Although price discovery for the Brent Complex is driven in the Brent forward market, many hedgers (International commercial or financial processor that minimizes possible risks, losses and provides assurance against currency risk) and traders prefer to use futures contracts like the ICE Brent futures contract to avoid the risk of large physical deliveries. If the market participant is using Brent futures to hedge physical oil transactions based on Dated Brent, they will still face basis risk between Dated Brent and EFP prices. Hedgers could use a Crude Diff or ‘Dated to Front Line’ (DFL) contract, which is a spread contract between Dated Brent and Brent 1st Line Future (the front month future), to hedge the basis risk. So a complete hedge would be the relevant Brent futures contract, and a DFL contract when the futures contract becomes the front month future. This is equivalent to a Brent forward contract and a CFD contract in forward contract terms.
Price difference with WTI
Historically, price differences between Brent and other crude oil indices have been based on physical differences in crude oil characteristics and short-term changes in supply and demand. Before September 2010, there was a typical price difference between ± 3 US $ / barrel per barrel compared to WTI and OPEC Basket. However, since the fall of 2010, Brent has been priced much higher than WTI, and by the end of February 2011, it was more than $ 11 a barrel. In February 2011, Cushing reached $ 16 due to oversupply and record stocks in Oklahoma. It went above $ 23 in August 2012. Around September 2012, it dropped to $ 18 after refinery maintenance and supply issues were resolved.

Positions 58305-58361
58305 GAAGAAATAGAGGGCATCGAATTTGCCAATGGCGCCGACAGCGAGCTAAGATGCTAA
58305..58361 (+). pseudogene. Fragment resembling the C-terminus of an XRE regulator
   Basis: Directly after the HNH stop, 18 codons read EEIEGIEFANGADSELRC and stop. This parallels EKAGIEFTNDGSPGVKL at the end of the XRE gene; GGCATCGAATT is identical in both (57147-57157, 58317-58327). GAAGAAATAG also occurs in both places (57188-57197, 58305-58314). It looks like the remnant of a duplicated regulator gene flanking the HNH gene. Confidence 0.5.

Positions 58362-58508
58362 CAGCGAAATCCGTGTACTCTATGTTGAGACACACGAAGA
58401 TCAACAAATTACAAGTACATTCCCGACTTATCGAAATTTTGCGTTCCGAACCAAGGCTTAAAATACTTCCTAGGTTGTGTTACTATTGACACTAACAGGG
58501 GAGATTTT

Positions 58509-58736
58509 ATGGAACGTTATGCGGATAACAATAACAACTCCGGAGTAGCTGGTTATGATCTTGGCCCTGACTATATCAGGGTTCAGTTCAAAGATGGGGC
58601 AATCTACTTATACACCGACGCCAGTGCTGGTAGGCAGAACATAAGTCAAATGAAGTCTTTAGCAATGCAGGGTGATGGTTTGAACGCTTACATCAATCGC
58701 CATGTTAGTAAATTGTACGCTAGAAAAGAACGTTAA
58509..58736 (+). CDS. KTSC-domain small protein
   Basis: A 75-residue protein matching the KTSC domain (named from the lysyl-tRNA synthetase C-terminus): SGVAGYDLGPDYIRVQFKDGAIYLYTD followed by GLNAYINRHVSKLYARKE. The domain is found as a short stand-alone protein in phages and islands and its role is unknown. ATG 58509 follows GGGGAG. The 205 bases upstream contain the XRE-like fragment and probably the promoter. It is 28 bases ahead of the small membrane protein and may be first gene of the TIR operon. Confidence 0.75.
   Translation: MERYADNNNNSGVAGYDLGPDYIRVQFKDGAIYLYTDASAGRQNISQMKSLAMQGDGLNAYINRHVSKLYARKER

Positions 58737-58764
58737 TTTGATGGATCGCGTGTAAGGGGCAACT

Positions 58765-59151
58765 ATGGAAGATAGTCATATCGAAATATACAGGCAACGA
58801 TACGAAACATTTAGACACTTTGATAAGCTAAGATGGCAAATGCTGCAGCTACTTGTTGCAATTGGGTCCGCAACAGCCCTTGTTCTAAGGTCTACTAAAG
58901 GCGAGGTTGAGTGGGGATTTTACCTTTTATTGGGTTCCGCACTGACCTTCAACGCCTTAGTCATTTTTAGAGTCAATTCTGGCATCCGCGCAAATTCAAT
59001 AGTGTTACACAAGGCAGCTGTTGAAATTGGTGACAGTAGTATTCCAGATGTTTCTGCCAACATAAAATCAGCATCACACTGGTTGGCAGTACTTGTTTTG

Many reasons have been cited for this varying divergence, from regional demand variations to the depletion of North Sea oil deposits.
Brent crude oil monthly futures contracts
Brent crude oil monthly futures began to be traded in 1983 as “open” contracts, or contracts specifying the month of delivery not the delivery date. Between 1983-1985, these contracts were for 500,000 barrels of Brent Blend crude oil and were increased to 600,000 barrels after 1985. Agreements were made bilaterally between the two parties. Payment for deals was made 30 days after the oil delivery. Because the deals are bilateral and are not centrally exchanged like futures, the parties to the deal sought financial guarantees, such as letters of credit, to minimize counterparty credit risk. One- and two-month contracts existed in 1983, three-month forward contracts in 1984, four-month contracts in 1985. Today, contracts of at least four months are in effect.